March in Khayelitsha to mark 10 years of Khumbulani Pride
Over 100 people waved rainbow flags and sang as they marched to the Harare police station in Khayelitsha, Cape Town at the weekend. The march marked 10 years of Khumbulani Pride.
Khumbulani, “Remember” in isiXhosa, was started in 2013 to raise awareness about queer rights in townships. It also serves as a commemorative event for victims of hate crime.
From the police station, the marchers went to Seek Lounge where the names and pictures of deceased victims of hate crime were pasted on the venue’s walls. “Today we celebrate those that lost their lives and the families who lost their loved ones,” said Velisa Jara, a Free Gender activist.
One of Khumbulani’s founders, Funeka Soldaat, told the crowd: “I become happy and emotional when I attend Khumbulani Pride. Khumbulani Pride is not only about lesbians or LGBTI people that have passed on, but also for those who have experienced hate crime. I have also experienced hate crime.”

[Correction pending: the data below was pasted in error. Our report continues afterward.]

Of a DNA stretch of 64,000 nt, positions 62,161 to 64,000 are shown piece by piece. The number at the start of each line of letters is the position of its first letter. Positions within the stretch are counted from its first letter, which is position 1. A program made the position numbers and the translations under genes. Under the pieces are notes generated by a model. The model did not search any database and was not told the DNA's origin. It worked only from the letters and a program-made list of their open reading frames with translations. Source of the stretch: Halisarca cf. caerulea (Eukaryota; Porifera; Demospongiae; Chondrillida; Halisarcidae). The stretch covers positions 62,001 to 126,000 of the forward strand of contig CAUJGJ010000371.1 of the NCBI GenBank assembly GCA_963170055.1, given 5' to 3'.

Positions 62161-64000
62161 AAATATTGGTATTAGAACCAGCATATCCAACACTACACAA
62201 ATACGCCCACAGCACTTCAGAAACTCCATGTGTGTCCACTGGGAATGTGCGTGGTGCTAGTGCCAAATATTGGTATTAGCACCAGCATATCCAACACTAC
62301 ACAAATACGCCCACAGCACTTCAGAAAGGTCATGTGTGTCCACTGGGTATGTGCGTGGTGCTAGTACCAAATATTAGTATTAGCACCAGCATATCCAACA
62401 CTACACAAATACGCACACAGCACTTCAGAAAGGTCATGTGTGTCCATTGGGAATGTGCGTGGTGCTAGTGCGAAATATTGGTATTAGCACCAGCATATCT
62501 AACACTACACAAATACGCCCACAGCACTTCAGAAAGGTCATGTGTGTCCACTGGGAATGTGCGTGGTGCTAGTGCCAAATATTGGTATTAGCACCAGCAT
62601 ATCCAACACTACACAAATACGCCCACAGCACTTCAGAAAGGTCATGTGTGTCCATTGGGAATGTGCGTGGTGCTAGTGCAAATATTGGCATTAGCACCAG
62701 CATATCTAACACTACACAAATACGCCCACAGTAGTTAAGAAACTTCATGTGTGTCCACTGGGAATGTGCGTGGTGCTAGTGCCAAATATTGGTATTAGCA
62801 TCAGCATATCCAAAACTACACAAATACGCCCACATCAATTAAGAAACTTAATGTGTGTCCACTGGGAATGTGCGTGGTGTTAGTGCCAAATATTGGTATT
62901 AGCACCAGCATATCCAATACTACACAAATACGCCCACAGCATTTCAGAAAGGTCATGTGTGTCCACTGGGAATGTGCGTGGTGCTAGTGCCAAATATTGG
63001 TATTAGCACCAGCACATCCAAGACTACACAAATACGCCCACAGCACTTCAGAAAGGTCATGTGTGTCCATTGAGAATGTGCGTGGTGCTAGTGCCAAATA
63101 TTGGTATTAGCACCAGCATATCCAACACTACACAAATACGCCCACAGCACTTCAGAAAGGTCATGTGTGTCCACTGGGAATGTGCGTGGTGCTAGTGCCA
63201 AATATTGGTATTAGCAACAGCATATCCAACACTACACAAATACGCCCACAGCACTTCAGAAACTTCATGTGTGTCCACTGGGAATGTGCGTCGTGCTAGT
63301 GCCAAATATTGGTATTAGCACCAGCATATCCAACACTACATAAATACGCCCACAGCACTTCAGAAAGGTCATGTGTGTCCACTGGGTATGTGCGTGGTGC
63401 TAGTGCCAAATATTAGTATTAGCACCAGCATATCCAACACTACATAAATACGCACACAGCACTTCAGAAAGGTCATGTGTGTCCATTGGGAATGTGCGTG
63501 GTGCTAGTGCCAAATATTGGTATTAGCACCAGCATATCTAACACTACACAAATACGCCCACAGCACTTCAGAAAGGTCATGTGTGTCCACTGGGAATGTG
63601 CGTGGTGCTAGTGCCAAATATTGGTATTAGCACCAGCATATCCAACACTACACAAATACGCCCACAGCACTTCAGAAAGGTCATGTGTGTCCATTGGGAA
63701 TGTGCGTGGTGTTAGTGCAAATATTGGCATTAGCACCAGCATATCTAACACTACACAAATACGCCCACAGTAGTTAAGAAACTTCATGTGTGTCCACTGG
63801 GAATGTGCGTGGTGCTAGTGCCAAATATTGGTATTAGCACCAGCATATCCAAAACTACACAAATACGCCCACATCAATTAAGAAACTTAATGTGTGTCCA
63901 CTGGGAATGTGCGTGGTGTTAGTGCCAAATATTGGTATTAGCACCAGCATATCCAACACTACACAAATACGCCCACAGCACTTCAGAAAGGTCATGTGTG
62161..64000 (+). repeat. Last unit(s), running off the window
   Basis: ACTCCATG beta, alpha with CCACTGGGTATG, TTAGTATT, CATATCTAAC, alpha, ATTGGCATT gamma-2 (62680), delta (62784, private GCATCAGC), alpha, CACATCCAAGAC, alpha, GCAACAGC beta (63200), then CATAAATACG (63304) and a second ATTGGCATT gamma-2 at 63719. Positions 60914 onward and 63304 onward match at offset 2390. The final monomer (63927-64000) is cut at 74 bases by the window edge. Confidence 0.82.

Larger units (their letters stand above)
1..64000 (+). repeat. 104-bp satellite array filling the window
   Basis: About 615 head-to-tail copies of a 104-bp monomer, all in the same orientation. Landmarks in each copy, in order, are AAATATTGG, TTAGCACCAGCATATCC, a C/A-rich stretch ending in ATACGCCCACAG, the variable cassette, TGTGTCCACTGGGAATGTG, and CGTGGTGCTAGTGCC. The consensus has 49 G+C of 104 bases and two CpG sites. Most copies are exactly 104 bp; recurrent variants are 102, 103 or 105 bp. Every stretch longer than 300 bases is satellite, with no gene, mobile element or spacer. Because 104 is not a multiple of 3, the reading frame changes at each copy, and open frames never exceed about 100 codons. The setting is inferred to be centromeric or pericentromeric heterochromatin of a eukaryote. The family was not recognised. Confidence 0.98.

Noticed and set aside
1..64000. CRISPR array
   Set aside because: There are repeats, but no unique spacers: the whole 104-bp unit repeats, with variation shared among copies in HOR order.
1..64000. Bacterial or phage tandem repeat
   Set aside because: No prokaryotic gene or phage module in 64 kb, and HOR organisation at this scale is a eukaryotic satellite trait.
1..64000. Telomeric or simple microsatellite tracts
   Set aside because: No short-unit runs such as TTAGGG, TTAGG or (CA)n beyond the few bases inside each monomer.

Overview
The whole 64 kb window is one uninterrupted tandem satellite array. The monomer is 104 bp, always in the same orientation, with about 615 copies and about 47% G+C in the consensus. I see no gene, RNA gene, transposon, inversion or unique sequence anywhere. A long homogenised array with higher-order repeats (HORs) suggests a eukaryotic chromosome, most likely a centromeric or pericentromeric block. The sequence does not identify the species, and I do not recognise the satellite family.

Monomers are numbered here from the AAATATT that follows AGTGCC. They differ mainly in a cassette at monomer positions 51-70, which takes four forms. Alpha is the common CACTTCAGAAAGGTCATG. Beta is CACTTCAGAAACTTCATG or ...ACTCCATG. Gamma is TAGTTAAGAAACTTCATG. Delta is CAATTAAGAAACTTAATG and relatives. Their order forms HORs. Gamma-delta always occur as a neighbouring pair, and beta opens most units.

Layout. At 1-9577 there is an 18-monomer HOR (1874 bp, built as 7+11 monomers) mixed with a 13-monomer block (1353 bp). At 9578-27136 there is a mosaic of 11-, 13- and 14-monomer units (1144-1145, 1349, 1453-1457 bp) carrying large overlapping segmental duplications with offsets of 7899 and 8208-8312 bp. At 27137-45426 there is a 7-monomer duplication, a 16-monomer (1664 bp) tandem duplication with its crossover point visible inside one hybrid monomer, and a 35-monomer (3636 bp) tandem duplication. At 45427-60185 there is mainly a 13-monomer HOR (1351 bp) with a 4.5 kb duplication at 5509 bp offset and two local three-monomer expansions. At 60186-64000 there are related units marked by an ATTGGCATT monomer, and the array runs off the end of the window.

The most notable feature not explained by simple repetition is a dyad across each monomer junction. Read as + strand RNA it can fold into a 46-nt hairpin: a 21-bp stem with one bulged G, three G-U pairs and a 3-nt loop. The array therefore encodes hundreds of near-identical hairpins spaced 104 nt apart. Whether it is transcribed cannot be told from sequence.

Soldaat announced that she would no longer be active in the annual event. “The event is now in good hands. There are young and energetic people at Free Gender who will take over.”
Triangle Project’s Sharon Cox said, “What you see here is what Pride is about. It’s about remembering those who have been murdered, raped, assaulted, just for being who they are. There are no other spaces like this, and we need to be proud of the fact that we made spaces like this exist.”
The Dream Academy’s Nyasha Zhakata from Zimbabwe said she ran away from her home in 2007, leaving behind her three-year-old daughter.
“I have had instances where people asked me why I have a child even though I’m lesbian. They don’t know that I was raped and that’s how I conceived. I’m thankful that I’m now reunited with my daughter.”
Another person who introduced themselves as Lwethu told GroundUp about the challenges of not being accepted in church. “We are not welcomed in church. Even if you want to go to church you can’t because of your sexuality,” said Lwethu.
This article by Mary-Anne Gontsana was first published by GroundUp.
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